Has Europe's extraordinary postwar recovery limped to an end? It would seem so. The United Kingdom, Belgium, France, Italy, and former Soviet Bloc countries have experienced ethnic or religious disturbances, sometimes violent. Greece, Ireland, and Spain are menaced by financial crises. And the euro is in trouble. In The End of the West, David Marquand, a former member of the British Parliament, argues that Europe's problems stem from outdated perceptions of global power, and calls for a drastic change in European governance to halt the continent's slide into irrelevance. Taking a searching look at the continent's governing institutions, history, and current challenges, Marquand offers a disturbing diagnosis of Europe's ills to point the way toward a better future.
Exploring the baffling contrast between postwar success and current failures, Marquand examines the rebirth of ethnic communities from Catalonia to Flanders, the rise of xenophobic populism, the democratic deficit that stymies EU governance, and the thorny questions of where Europe's borders end and what it means to be European. Marquand contends that as China, India, and other nations rise, Europe must abandon ancient notions of an enlightened West and a backward East. He calls for Europe's leaders and citizens to confront the painful issues of ethnicity, integration, and economic cohesion, and to build a democratic and federal structure.
A wake-up call to those who cling to ideas of a triumphalist Europe, The End of the West shows that the continent must draw on all its reserves of intellectual and political creativity to thrive in an increasingly turbulent world, where the very language of "East" and "West" has been emptied of meaning.
David Marquand has been a member of the British Parliament, an official of the European Commission, and principal of Mansfield College, University of Oxford. He is a fellow of the British Academy and the author of many books, including Britain since 1918.
"One of the many virtues of David Marquand's The End of the West, a book that carefully documents the gap between the EU's ambitions and its achievements, is that it explains exactly why EU politics are so tedious. . . . [I]t provides a crisp and relevant analysis of the difficult choices that Europe faces."--Henry Farrell, The Nation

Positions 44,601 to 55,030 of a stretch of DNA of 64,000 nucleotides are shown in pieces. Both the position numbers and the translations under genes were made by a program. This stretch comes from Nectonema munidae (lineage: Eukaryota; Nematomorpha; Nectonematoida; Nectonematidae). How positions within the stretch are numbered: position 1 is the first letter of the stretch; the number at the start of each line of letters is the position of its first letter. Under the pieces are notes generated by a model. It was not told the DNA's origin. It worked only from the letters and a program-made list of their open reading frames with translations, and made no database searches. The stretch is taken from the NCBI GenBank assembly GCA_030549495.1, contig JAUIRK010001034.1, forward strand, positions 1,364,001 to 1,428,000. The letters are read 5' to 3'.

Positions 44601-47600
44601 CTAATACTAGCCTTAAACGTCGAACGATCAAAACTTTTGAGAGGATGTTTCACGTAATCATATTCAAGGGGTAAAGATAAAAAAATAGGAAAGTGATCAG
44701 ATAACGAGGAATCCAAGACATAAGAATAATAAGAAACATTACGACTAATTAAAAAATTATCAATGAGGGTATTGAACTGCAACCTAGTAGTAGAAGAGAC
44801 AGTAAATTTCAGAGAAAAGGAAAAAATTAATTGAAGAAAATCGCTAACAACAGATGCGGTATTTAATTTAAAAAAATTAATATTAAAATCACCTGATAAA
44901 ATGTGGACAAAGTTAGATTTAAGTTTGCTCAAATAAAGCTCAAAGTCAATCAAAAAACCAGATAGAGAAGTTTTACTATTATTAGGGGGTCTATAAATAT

"A sweeping new assessment of the continent's drift. . . ."--The Guardian
"[Marquand] the grand old pro-European is on to something when he pokes an inquiring finger into the question of what modern Europe wants to be. . . . [T]his highly readable book offers a compelling description of Europe's modern malaise."--Anne McElvoy, New Statesman
"The End of the West is a bracing and timely work, no doubt about it."--European Voice
"This is a text with compelling questions, not one with definite solutions. What makes it fascinating is the forthright and dispassionate examinations of crucial problems. As Europe faces, in the months and years ahead, the formidable tribulations generated by the global downturn, it is the wider issues delineated in Marquand's The End of the West that should be probed, examined and argued with."--Donald Sassoon, Political Quarterly
"A committed pro-European's brilliant, timely analysis of what is wrong with the European Union."--Vernon Bogdanor, Times Higher Education Supplement
"This brief but trenchant contribution to the vast literature on the European Union stands out through the author's imaginative way of setting the EU's current dilemmas and tribulations firmly in the context of Europe's cultural and historical heritage as a whole. He offers specific solutions only to some of today's huge problems, but in general he indicates most constructively the lines on which solutions should be sought."--Roger Morgan, Times Higher Education
Table of Contents:
Foreword by Ruth O'Brien ix
Chapter I: Prologue 1
Chapter II: Weighing like a Nightmare 27
Chapter III: Hate--and Hope 67
Chapter IV: The Revenge of Politics 102
Chapter V: Which Boundaries? Whose History? 141
Another Princeton book authored or coauthored by David Marquand: